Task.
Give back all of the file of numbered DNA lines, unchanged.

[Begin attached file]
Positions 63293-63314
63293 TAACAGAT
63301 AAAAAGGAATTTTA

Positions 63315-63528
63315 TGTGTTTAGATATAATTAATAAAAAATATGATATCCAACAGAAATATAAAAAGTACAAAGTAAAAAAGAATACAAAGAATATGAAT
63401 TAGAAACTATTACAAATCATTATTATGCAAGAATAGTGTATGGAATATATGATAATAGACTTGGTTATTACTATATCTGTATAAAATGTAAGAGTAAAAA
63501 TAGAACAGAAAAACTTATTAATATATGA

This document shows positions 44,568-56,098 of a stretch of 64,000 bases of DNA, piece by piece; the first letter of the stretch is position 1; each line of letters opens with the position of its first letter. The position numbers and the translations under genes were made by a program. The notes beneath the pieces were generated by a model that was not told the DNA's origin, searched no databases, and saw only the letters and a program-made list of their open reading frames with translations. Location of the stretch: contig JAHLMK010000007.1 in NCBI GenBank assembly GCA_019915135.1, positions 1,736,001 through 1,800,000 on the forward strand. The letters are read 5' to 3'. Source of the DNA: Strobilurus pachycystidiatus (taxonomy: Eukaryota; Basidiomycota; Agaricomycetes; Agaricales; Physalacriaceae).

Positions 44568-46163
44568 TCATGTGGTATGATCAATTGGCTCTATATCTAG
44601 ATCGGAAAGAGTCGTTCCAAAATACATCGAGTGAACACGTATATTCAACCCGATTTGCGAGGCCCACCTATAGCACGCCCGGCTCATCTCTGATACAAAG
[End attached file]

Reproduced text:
Positions 63293-63314
63293 TAACAGAT
63301 AAAAAGGAATTTTA

Positions 63315-63528
63315 TGTGTTTAGATATAATTAATAAAAAATATGATATCCAACAGAAATATAAAAAGTACAAAGTAAAAAAGAATACAAAGAATATGAAT
63401 TAGAAACTATTACAAATCATTATTATGCAAGAATAGTGTATGGAATATATGATAATAGACTTGGTTATTACTATATCTGTATAAAATGTAAGAGTAAAAA
63501 TAGAACAGAAAAACTTATTAATATATGA

This document shows positions 44,568-56,098 of a stretch of 64,000 bases of DNA, piece by piece; the first letter of the stretch is position 1; each line of letters opens with the position of its first letter. The position numbers and the translations under genes were made by a program. The notes beneath the pieces were generated by a model that was not told the DNA's origin, searched no databases, and saw only the letters and a program-made list of their open reading frames with translations. Location of the stretch: contig JAHLMK010000007.1 in NCBI GenBank assembly GCA_019915135.1, positions 1,736,001 through 1,800,000 on the forward strand. The letters are read 5' to 3'. Source of the DNA: Strobilurus pachycystidiatus (taxonomy: Eukaryota; Basidiomycota; Agaricomycetes; Agaricales; Physalacriaceae).

Positions 44568-46163
44568 TCATGTGGTATGATCAATTGGCTCTATATCTAG
44601 ATCGGAAAGAGTCGTTCCAAAATACATCGAGTGAACACGTATATTCAACCCGATTTGCGAGGCCCACCTATAGCACGCCCGGCTCATCTCTGATACAAAG